It is very close to Sataniv. It is a little more than 3 kilometers on foot, and you can take one of the buses heading to the resort of Sataniv. The defensive Trinity Monastery in Slobidka-Satanivska is an excellent addition to many monuments of ancient Sataniv.
At the turn of the 16th and 17th centuries, three kilometers from Sataniv, downstream of the Zbruch River, Orthodox monks founded the defensive Trinity Monastery. On three sides, it was surrounded by 2-meter-thick walls up to 6 meters in hight. From the Zbruch side, the monastery was protected by a rocky steep slope with artificial caves on the side. Perhaps the predecessor of the monastery was a cave hermitage, because there are many unexplored grottoes in the rocks around.
The monastery consists of the Trinity Monastery Church of the middle of the 17th century, cells with a bell tower from the same period and a later built entrance gate. From 1707 to 1799 it belonged to the Greek Catholic Church and was used by monks of the Order of Saint Basil the Great. As a result of a reconstruction in 1744, the church acquired baroque features. In times of Basilian fathers, the monastery became the residence of the only officially registered professional beggar’s craft in Ukraine.
Arseniy Satanivskyi, a well-known enlightener, a pupil of the Kyiv-Mohyla Academy, served in the Trinity Monastery. At the request of the Moscow Tsar Oleksiy Mykhaylovych, during the church reform of Patriarch Nikon, Metropolitan of Kyiv Sylvester Kosiv in 1649 sent Arseniy Satanivskyi and Epiphaniy Slavynetskyi to Moscow. They supervised the translation of theological books, according to which the service is still being conducted in all Orthodox churches of the Moscow Patriarchy. They were also engaged in strengthening the Rus’ identity in Moscow. But, subsequently, Arseniy fell out of favor with the authorities, left Russia and ended his life in the Sataniv’s monastery.
Going to the Alpine campaign, Oleksander Suvorov prayed in the monastery church all night long. In 1899 it became a female monastery. Its buildings were damaged during the shelling in 1914. In 1929 the monastery was closed and destroyed by soviets. The monastery resumed life thanks to the Germans in 1942. Then, under the leadership of Abbess Raphael, the church and cells were restored. In 1962 the monastery was closed again by the Soviet regime. The local collective farm began to dismantle the monastery walls and limestone blocks for the construction of cowsheds.The shrine was returned to the Orthodox community in 1989.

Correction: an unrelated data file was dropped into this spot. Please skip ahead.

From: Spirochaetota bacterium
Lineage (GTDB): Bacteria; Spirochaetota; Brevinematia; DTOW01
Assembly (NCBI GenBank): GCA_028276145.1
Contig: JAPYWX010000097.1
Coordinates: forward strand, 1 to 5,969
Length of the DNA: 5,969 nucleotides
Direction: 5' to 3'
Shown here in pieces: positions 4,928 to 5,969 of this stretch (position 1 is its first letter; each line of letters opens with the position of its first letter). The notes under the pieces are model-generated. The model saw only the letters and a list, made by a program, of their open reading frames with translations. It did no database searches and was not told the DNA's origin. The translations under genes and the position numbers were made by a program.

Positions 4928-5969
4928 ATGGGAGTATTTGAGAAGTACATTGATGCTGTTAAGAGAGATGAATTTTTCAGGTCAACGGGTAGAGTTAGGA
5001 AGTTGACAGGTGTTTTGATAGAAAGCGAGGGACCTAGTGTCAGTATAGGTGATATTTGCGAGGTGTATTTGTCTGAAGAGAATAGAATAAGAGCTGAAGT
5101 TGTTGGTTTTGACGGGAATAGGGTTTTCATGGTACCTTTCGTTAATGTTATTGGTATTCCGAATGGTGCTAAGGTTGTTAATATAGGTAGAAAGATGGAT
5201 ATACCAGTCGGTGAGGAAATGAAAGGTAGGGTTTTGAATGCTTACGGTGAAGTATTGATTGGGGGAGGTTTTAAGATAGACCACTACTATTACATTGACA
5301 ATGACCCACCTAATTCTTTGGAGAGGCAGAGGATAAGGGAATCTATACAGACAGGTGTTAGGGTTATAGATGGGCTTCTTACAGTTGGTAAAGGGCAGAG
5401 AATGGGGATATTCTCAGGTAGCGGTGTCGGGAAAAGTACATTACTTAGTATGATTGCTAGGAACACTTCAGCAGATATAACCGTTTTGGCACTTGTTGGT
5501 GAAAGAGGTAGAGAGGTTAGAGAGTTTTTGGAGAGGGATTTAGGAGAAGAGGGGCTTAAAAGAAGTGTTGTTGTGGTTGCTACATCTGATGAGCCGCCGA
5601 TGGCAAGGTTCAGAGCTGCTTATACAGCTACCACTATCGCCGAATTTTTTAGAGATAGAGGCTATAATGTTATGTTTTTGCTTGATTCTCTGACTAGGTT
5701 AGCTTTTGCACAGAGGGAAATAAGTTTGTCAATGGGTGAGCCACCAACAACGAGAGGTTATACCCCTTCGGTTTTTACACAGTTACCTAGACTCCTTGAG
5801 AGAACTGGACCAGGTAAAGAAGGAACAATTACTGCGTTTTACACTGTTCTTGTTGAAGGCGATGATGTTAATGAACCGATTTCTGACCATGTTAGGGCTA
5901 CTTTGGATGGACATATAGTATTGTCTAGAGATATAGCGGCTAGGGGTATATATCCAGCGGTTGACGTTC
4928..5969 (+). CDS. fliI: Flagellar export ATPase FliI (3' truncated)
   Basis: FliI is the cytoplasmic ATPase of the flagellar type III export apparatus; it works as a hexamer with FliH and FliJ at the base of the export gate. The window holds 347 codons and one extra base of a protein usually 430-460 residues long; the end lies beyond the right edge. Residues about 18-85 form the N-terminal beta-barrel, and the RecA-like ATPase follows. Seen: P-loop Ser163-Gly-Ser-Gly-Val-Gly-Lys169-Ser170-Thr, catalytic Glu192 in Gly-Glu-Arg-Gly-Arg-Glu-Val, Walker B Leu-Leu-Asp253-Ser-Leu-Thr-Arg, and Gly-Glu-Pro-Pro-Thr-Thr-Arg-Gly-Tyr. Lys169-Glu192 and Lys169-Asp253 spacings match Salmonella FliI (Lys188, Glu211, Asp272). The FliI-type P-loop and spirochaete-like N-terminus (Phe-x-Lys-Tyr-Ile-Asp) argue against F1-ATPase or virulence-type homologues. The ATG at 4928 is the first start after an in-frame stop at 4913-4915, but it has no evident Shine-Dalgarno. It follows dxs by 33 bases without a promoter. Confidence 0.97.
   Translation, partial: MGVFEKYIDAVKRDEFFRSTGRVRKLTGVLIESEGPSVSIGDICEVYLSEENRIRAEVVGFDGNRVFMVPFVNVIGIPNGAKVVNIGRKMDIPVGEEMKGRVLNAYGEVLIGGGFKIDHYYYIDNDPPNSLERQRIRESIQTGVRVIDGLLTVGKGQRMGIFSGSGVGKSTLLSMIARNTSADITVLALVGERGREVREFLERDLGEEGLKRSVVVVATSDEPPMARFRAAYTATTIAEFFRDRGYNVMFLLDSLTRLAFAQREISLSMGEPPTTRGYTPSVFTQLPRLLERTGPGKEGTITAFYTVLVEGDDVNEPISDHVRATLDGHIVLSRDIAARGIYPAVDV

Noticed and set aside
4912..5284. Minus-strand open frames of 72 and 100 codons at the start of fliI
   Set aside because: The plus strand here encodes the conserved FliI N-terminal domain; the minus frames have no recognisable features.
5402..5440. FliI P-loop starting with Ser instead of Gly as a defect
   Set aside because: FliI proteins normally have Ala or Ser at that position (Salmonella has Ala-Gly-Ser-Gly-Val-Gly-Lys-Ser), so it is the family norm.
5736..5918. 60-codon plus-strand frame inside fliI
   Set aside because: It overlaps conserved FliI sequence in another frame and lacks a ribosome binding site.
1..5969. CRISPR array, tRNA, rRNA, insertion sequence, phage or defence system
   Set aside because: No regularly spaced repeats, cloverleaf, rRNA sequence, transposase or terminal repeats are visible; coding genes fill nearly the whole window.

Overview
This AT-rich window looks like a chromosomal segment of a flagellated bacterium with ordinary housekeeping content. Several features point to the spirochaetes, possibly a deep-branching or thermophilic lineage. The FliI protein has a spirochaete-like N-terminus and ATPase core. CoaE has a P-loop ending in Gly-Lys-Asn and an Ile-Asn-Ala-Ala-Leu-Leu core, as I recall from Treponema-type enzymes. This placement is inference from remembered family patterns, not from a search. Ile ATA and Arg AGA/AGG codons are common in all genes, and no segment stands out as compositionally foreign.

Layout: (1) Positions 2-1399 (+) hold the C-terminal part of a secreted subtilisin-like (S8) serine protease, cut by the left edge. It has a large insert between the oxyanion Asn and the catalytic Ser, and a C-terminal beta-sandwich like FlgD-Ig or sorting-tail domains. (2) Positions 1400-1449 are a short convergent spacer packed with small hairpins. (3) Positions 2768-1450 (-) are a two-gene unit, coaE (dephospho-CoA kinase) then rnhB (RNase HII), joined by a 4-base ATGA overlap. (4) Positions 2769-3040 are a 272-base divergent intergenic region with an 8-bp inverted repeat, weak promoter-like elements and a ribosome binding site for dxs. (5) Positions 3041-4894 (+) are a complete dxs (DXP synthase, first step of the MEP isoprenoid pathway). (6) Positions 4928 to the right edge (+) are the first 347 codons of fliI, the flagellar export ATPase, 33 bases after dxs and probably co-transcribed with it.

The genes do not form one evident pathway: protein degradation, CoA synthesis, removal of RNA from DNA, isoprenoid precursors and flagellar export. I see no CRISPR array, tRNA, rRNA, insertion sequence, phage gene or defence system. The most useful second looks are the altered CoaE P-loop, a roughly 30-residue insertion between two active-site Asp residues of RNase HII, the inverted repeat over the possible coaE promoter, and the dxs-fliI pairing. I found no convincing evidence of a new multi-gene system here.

The Trinity Monastery Church with a five-pointed apse was built in 1654 as a replacement of an old wooden one. A sundial appeared on the south wall during the reconstruction of the monastery in 1744.
The stone cells, rectangular in plan were also built in the middle of the 17th century together with a defensive bell tower and a refectory.
There is a gate tower-bell tower in the center of the cells. There is a through passage in its first tier, covered with a semicircular vault with stripping. A staircase leads to the second tier, built into the walls of the corridor. The third tier, during the 1744 restoration, had a profiled cornice finish with segmental breaks in the Baroque style.
There are carved white stone pilaster capitals in the Renaissance style on the eastern facade of the first tier. They consist of volutes, ionics and a rosette. On the facade of the bell tower stands a small sculpture of St. Rokhus the pilgrim with a dog – the patron saint of plague patients.
Passage to the bell tower:
The end of the bell tower:
The entrance gate in the Baroque style was erected during the rebuilding of the monastery in the middle of the 18th century. The gate is made of stone, plastered, and is two-story. To the gate from the side of the monastery yard adjoined a rectangular annex, covered with a gable roof. The passage wall at the gate is also decorated with pilasters and profiled cornices. The second tier ended with a pediment of a profile close to that installed on the Trinity Church. The second tier of the annex and the gate was in ruins at the end of the 20th century. Already in our time it was replaced by a tin roof.
View of Sataniv from Satanivska Slobidka: